5 Companies With Profitable Online Customer Communities

by 3 10/16/2012

Thinking of building an online customer community?

Not sure where to start? Check out these five sources of inspiration.

ModCloth: Let The Community Pick Your Inventory

Ever wanted to become a virtual fashion buyer? If so, you should hop on over to women’s clothing retailer ModCloth, where you can participate in their ‘Be the Buyer’ program.

From a company-selected sample of clothes, customers can vote on their favorite pieces. When a product receives enough votes, ModCloth will order it to sell.

Why It Rocks for the Business
ModCloth’s Be the Buyer program creates an instant customer base. Presumably, a portion of people to vote will return to by the item later on. Furthermore, the data from the voting feature can help ModCloth forecast supply and demand on niche items. The company can use this information to plan its inventory more efficiently.

Why It Rocks for the Customer
It’s fun! Browsing through new pieces and voting on them is a great way for twenty-something women to kill time and find fashion inspiration. It’s a community feature that people enjoy.

Ideas Worth Trying
Build a community around your inventory. Get your customers involved with ordering what you decide to stock on your shelves. After all, the amount that you sell will always depend on the number of people who are available to buy. So, get people interested in buying by letting them tell you exactly what they want.

Udemy: Let The Community Create Your Inventory

Udemy is a peer to peer (P2P) learning platform where people can create and enroll in classes.

The entire company is based around its community of instructors who upload educational materials to the site — and sell them for a fee. While this exact business model won’t be a fit for everyone, it does highlight two key takeaways:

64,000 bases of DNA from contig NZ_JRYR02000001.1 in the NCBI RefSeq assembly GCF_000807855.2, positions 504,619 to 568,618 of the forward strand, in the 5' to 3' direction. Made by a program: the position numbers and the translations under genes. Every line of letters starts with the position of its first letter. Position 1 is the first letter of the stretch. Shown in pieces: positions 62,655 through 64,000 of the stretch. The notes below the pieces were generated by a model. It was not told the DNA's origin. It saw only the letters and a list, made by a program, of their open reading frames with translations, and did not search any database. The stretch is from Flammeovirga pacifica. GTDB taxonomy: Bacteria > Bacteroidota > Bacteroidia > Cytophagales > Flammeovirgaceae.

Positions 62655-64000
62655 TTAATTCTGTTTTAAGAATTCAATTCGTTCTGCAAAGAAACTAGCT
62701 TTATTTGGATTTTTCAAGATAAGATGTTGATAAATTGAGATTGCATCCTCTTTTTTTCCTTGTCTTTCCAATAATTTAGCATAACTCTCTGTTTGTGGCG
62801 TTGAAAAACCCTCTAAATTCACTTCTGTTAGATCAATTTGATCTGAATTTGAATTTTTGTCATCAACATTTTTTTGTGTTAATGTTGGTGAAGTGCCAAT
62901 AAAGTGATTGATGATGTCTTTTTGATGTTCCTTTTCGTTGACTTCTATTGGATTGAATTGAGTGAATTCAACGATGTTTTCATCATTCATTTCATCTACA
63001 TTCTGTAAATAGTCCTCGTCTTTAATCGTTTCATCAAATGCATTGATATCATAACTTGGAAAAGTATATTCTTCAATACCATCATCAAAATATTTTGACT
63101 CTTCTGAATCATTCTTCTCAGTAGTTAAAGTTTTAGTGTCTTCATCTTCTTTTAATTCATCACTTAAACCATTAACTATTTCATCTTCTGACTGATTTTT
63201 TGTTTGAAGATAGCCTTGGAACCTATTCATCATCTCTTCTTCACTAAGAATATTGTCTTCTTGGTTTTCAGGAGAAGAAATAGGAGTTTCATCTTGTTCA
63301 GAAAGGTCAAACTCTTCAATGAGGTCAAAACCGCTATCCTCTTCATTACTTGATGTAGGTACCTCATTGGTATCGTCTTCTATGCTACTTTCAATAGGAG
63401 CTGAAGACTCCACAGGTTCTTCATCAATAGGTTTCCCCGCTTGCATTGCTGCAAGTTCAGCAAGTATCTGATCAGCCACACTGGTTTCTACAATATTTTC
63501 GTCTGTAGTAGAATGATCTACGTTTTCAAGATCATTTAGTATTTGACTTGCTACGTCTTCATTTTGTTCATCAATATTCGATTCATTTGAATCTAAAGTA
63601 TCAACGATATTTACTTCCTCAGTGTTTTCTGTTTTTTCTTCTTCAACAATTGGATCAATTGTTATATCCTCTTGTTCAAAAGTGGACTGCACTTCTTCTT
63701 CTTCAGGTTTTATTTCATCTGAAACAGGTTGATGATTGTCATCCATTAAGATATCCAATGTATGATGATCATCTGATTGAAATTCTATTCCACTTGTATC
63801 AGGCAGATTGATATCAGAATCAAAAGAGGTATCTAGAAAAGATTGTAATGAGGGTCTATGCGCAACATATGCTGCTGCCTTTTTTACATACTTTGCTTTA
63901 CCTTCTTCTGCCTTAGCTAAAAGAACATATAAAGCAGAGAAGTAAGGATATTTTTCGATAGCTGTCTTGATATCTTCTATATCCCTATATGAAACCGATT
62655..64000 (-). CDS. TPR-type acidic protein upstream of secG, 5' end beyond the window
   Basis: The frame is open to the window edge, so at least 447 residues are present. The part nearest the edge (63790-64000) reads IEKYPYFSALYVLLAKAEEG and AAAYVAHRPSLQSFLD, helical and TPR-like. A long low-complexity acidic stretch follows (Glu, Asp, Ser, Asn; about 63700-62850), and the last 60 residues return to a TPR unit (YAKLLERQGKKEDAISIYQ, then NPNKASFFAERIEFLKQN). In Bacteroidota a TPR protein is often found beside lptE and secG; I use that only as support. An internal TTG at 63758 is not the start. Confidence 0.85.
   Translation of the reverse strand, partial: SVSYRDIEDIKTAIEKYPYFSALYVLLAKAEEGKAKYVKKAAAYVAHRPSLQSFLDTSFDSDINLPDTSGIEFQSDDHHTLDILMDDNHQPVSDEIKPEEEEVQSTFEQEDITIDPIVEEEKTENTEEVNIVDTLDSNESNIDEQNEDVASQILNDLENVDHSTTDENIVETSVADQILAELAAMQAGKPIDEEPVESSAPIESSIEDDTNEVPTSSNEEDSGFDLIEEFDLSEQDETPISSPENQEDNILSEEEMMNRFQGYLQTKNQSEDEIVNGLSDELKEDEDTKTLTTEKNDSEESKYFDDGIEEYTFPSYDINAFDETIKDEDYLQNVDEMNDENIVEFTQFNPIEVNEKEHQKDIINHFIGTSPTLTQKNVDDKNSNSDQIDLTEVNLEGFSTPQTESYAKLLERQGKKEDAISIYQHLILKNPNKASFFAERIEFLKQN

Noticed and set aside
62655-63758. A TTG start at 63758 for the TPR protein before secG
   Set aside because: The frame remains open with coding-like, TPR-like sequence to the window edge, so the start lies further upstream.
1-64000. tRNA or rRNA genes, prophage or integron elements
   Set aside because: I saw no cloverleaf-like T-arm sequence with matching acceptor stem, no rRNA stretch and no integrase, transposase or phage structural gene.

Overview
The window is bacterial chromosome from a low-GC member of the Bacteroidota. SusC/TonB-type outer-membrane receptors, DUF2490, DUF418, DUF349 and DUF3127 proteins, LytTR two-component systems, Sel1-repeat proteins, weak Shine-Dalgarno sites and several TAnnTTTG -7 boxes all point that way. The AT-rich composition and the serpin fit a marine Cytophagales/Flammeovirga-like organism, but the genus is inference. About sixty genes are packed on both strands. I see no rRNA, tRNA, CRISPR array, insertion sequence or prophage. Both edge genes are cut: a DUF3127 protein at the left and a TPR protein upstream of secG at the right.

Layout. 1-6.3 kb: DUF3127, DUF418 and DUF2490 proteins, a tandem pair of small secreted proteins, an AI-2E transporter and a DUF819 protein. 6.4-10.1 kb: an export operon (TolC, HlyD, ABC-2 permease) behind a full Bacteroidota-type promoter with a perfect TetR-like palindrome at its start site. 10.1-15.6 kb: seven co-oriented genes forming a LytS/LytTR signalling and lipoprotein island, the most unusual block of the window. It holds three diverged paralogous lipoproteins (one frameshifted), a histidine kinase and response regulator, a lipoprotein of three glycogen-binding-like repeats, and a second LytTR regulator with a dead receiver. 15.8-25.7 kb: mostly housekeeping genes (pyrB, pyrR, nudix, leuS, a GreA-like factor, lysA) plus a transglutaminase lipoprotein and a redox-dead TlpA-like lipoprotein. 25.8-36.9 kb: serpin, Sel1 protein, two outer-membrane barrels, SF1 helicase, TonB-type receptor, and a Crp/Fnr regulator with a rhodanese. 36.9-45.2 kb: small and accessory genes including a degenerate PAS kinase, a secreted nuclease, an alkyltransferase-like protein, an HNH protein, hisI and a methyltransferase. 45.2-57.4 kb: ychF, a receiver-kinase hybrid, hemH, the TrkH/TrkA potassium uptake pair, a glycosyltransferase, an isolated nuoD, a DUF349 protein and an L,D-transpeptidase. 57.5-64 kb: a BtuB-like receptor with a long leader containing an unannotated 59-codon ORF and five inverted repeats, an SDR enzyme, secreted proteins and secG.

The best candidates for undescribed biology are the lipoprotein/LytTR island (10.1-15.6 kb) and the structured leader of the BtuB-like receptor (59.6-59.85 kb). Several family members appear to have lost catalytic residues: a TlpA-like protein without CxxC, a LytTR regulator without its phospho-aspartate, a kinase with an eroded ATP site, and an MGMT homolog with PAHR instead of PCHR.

• incentives are important for getting people involved
  • people enjoy engaging with and learning from one another.

Why It Rocks for the Business
You’ll have a constant stream of ideas and content from a community of people who are self-promoting what they are creating. Self-promotion will yield more extensive reach.

Why It Rocks for Customers
People get a chance to connect with and learn from each other — or become experts, themselves.

Ideas Worth Trying
Not ready to revamp your entire online inventory for peer-created products? No worries. How about involving people with the products and services that you’re already offering? If you’re thinking of creating instructional guides, for instance, you could ask your most active customers to help develop them.

Fiskateers: Let The Community Build The Content

Thousands of scissor wielding craft makers (Fiskateers) create the content and the audience for this Fiskars scissors community.

Fiskateers

Why It Rocks for the Business
The audience creates the content and a built-in network that will help generate an audience. The business will never have to worry about writer’s block — hundreds of heads are better than one for generating great ideas.

Why It Rocks for Customers
They’ll have a trusted dedicated resource to discover and share new ideas.

Ideas Worth Trying